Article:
Stop misrepresenting the facts – letter to Registrar General
Dear Mr Macniven,
I am writing to you on behalf of Scotland Against Criminalising Communities (SACC) to ask that you address the concerns that we have raised over the involvement of CACI (UK) in Scotland’s census, and that you desist from publicly misrepresenting CACI International’s record of involvement in human rights abuses.
In a letter published in the Dumbarton Recorder today you refer (as you have on other occasions) to “unproven” and “unsubstantiated” allegations against CACI International. As you must be aware, our objections to the contract with CACI (UK) are based primarily on the undisputed presence of interrogators employed by CACI International at Abu Ghraib in 2003-2004.
CACI staff interrogated prisoners held without charge or trial (as was normal at Abu Ghraib) and did so under US rules of engagement that permitted sensory deprivation, sleep deprivation and intimidation by dogs. These practices are undoubtedly human rights abuses, although they are apparently not so regarded by the US Government. These abuses are not “allegations”; they are matters of record.
In addition to its undisputed involvement in these human rights abuses, CACI is alleged by former Abu Ghraib prisoners to have been responsible (with others) for their torture and ill-treatment in ways that went far beyond anything permitted under US rules of engagement. These allegations are the subject of ongoing lawsuits in the US. They are not “unsubstantiated”; they are supported by very substantial evidence. They are, of course, “unproven” for the moment. You highlight the fact that the allegations were made 7 years ago. The slow progress of the cases through US courts is because CACI has so far refused to address the substance of the allegations but has instead chosen to argue that, as a US Government contractor, it is immune to proceedings under US law.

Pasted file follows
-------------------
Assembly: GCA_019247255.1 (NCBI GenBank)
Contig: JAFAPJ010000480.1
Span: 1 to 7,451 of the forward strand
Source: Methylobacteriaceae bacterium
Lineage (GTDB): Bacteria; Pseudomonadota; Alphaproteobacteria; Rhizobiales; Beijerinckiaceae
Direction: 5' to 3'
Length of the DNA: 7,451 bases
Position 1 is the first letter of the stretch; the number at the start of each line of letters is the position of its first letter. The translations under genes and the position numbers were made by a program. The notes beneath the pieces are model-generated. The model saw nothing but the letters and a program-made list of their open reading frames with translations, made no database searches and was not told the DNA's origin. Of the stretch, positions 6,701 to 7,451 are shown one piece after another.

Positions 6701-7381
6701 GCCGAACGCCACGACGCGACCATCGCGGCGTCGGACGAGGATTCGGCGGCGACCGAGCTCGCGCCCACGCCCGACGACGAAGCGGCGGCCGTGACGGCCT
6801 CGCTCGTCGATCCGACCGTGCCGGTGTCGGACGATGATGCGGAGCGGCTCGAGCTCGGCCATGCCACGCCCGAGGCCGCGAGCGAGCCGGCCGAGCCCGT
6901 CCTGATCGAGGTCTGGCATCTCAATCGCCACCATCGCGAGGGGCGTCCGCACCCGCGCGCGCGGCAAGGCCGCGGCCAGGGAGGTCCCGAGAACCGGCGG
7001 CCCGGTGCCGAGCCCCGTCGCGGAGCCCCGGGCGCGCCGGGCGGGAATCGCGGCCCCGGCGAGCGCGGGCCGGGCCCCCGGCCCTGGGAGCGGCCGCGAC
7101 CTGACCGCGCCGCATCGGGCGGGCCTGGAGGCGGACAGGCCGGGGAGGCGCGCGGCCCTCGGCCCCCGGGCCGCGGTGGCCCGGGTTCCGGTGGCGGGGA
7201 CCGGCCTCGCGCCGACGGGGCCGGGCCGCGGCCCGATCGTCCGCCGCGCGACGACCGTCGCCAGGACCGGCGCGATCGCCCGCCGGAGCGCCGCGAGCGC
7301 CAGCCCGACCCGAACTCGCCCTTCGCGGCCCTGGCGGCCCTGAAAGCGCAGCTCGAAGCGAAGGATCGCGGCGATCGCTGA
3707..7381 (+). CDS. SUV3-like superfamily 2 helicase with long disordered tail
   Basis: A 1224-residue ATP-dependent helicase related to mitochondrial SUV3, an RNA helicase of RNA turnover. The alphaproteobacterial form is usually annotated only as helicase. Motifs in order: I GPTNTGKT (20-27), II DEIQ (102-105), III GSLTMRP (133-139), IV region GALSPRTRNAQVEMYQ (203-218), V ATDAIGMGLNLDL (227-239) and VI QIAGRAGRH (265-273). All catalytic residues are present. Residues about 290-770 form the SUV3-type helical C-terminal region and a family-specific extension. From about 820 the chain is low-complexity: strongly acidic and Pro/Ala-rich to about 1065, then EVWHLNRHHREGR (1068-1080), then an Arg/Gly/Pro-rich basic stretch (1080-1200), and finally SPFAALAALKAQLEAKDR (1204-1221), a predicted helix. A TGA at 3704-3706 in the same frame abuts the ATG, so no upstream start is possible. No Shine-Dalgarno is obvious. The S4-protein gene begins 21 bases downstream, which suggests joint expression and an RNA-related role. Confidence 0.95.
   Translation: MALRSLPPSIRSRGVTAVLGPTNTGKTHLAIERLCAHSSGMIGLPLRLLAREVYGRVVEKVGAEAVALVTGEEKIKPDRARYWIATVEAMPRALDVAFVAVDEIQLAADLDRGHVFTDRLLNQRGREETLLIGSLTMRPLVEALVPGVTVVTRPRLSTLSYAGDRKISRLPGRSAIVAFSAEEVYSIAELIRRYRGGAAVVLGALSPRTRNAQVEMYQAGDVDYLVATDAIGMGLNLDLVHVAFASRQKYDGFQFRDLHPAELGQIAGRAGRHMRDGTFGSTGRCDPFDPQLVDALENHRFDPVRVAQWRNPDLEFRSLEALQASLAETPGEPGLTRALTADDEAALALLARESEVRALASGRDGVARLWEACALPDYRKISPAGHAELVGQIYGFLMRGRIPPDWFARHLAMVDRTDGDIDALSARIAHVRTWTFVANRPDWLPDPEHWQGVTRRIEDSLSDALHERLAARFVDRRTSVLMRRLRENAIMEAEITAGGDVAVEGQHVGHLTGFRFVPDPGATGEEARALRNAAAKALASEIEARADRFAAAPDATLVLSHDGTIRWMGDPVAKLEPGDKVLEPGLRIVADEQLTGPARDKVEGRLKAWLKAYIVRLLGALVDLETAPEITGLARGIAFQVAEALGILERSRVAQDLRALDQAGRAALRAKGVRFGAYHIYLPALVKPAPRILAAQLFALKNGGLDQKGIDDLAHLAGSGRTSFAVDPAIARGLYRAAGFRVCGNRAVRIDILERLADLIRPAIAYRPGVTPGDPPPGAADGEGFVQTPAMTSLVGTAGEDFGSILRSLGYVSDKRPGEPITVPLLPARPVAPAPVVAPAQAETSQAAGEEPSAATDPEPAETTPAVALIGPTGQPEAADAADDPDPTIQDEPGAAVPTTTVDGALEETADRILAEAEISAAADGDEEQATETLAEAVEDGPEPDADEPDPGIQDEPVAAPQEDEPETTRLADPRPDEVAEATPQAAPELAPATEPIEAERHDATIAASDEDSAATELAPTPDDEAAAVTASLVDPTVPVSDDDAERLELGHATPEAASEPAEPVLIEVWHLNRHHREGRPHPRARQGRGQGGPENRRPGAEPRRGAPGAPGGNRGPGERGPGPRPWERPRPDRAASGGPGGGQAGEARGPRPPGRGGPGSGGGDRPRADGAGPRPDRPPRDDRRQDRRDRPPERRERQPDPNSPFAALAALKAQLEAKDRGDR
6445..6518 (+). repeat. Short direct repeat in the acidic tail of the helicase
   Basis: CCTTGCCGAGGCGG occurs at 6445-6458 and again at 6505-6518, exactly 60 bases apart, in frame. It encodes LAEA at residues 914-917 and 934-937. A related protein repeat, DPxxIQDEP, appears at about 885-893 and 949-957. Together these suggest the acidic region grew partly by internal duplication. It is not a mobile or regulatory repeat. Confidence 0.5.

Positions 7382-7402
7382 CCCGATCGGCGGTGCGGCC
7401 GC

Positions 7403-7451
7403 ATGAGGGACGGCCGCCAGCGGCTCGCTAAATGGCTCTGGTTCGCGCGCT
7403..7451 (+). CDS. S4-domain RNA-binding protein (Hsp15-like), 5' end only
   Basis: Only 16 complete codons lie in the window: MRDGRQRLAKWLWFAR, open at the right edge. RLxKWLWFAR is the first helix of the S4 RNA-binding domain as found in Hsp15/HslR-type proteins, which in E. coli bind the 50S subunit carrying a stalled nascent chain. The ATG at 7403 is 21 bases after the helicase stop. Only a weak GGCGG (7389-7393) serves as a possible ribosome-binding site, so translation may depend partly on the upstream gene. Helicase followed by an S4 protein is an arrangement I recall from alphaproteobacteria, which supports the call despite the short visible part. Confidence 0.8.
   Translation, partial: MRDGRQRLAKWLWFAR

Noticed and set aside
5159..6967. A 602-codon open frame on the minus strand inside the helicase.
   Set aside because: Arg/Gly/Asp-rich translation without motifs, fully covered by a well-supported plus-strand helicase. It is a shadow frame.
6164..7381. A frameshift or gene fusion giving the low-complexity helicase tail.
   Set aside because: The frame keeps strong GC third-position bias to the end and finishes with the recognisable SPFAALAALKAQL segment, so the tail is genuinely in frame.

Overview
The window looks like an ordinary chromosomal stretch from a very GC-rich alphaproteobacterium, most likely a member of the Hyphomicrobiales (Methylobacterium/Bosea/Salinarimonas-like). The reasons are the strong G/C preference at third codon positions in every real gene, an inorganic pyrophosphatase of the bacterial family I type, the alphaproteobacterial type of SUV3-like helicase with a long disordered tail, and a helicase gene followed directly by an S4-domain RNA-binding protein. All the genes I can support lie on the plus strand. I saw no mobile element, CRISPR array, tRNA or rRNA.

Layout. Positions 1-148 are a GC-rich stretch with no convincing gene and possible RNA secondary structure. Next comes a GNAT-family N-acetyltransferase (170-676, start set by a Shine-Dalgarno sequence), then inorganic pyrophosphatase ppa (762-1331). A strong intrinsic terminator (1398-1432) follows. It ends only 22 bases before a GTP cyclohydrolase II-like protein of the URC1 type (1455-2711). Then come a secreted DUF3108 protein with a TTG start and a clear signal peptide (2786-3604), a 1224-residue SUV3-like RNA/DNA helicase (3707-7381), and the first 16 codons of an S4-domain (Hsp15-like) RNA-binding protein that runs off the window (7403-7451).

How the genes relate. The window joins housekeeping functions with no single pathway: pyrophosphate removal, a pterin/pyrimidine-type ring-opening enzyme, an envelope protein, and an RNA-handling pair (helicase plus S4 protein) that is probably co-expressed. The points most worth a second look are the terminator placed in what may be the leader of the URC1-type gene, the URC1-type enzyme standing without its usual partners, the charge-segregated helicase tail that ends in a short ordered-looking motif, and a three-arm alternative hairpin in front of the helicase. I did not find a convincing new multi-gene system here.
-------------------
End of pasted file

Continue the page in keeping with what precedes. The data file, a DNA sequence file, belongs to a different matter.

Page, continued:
You note that EU procurement rules do not allow you to exclude bidders because of “unproven allegations.” But you do not address your failure to make use of the discretionary power provided under EU rules to exclude a bidder that “has been guilty of grave professional misconduct proven by any means which the contracting authorities can demonstrate.”
You say that your department is “fundamentally committed to ethical conduct.” If that were the case, you would be obliged to use the discretionary powers available to you to ensure that your department – and our country – is not associated with human rights abuses.
The abuses at Abu Ghraib, and the role played in them by civilian contractors, are issues of continuing global importance. It is absolutely unacceptable for a senior public servant to misrepresent the facts of this issue. To do so risks bringing Scotland into disrepute. I hope you will issue a correction to your earlier statements and that you will apologise for misleading the Scottish public in this way.
(Chair, Scotland Against Criminalising Communities)